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Building an Email Marketing List

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Email marketing is an essential part of most companies’ online marketing strategy. The most successful email marketing is opt-in marketing, where you send periodic promotional emails to existing customers who want to receive them. That said, just where and how do you get the names and email addresses you need for a successful email marketing campaign? Learn how in this article by Michael Miller, author of Que’s The Ultimate Web Marketing Guide.
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While you can use email marketing to solicit new customers, by renting lists of names, you get better and more consistent results by using promotional emails to solicit repeat business from your existing customer base. Unfortunately, you can’t (or shouldn’t, anyway) automatically send these emails to people who’ve purchased from you; that would be unsolicited spam. Instead, you need to persuade your customers to opt into your mailing list, so you can legitimately place periodic offers into their inboxes.

Where to Ask for Names

In order to avoid spamming your loyal customers with unsolicited commercial email (UCE), you need to get their prior permission for you to email them. That means asking them to opt into your mailings; you can’t just assume that because someone bought something from you that they also want to receive all your mailings.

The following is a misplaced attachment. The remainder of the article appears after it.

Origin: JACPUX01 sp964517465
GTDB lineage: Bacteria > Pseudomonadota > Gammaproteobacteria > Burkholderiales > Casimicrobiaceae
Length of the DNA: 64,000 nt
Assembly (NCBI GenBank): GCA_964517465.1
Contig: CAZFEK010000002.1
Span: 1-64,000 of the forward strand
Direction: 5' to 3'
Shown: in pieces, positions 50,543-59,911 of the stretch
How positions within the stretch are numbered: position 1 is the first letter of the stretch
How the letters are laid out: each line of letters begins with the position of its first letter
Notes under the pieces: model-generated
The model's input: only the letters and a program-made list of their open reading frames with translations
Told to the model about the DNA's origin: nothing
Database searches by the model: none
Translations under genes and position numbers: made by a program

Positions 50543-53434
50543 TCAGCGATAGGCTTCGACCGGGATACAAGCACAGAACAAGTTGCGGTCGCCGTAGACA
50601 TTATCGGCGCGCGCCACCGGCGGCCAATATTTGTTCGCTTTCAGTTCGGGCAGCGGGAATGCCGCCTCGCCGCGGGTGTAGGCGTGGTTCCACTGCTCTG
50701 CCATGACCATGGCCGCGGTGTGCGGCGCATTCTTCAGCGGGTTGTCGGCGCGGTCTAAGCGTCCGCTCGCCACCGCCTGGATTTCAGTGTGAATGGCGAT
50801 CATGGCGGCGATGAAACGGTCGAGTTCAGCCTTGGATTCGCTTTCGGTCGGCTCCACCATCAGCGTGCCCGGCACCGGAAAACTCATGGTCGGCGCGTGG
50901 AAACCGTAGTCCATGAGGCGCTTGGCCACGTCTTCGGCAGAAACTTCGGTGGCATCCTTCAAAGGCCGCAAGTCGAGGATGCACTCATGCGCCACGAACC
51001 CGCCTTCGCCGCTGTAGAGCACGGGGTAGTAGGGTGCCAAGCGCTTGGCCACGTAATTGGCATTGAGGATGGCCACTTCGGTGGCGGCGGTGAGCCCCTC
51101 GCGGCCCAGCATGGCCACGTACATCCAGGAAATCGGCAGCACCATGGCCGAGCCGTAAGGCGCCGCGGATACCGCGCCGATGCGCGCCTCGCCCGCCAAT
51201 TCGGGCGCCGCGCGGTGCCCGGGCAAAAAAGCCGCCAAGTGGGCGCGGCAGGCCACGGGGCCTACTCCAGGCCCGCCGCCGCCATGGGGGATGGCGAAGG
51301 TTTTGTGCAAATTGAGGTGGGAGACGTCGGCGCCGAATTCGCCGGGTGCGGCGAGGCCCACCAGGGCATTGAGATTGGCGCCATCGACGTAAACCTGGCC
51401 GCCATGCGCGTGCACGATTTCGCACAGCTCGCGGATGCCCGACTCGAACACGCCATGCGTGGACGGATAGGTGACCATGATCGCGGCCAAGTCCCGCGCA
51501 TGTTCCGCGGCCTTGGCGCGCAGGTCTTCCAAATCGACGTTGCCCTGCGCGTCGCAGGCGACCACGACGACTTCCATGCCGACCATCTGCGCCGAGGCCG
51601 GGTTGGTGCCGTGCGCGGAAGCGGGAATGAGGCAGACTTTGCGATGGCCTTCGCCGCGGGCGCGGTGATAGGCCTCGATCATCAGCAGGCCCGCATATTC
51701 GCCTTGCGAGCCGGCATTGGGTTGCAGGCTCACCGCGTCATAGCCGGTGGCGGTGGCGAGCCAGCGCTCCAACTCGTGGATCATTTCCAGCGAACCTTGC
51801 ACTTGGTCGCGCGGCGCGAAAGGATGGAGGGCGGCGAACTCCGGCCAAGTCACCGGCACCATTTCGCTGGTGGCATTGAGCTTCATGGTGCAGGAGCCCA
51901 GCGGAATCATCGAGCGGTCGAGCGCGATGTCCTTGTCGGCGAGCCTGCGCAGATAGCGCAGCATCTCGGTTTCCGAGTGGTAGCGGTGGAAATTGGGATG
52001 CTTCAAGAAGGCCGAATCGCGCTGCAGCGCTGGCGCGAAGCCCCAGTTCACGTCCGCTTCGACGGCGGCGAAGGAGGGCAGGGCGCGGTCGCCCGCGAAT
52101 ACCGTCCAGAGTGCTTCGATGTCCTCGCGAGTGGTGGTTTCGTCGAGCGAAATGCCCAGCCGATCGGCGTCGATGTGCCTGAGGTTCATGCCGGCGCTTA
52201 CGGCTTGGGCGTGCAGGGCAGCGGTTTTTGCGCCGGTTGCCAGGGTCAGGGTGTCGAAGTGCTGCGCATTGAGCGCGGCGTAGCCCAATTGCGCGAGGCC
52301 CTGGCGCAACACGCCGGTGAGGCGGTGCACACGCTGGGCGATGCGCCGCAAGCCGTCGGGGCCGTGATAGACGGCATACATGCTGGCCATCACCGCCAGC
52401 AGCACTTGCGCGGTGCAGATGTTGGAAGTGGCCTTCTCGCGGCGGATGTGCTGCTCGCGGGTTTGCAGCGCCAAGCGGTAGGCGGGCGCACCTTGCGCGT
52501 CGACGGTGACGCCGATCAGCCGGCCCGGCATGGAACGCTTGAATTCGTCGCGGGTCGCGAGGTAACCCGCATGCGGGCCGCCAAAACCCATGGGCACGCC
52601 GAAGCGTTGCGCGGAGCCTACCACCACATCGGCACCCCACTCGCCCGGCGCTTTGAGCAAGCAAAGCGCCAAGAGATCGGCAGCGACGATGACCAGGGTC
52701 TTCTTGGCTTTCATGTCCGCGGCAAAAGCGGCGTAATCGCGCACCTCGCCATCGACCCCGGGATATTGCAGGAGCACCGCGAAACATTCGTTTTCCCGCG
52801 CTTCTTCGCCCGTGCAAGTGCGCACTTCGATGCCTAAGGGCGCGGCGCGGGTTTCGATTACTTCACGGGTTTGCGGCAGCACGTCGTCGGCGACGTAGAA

And it’s not just buying customers. You can also add website visitors to your email mailing list—if they agree.

So how do you get customers and website visitors to give you their email addresses and agree to receive your mailings? Well, you have to ask for it.

There are many places on and off your website where you can ask for email addresses and permission. You shouldn’t restrict yourself to a single permission point; the reality is, the more often you ask customers to opt in to your mailings, the more names you'll collect.

So where are the best places to get customers to opt into your mailings? Here’s a short list:

  • On the home page of your website. Probably not at the very top, however; that’s not the point of your home page. Instead, add some sort of “subscribe to our email list” section nearer the bottom of the page.
  • On a special email preference center page of your website. This page is where customers can manage their email settings, opting into (or out of) multiple lists or newsletters, changing email addresses, and such.
  • On any product page on your website. Just add a "click here to receive more product information via email" link and you’re done.
  • On your site's checkout page. Add a "click here to receive future product announcements" link for best effect.
  • On your site's technical support and customer support pages.
  • On any other page of your website.
  • On your company blog.
  • At the bottom of all email messages you send.
  • Via telephone, when a customer calls for customer service or technical support.
  • If you have retail locations, at a sign-up sheet at the cash register.
  • If you do traditional direct mail, on the printed order form in your catalogs and brochures.
  • If you exhibit at trade shows, at your booth. Make sure you have an email sign-up list at the front counter.

In addition, you and other employees should actively solicit customer names wherever you travel. Ask for business cards and add those people to your email lists.

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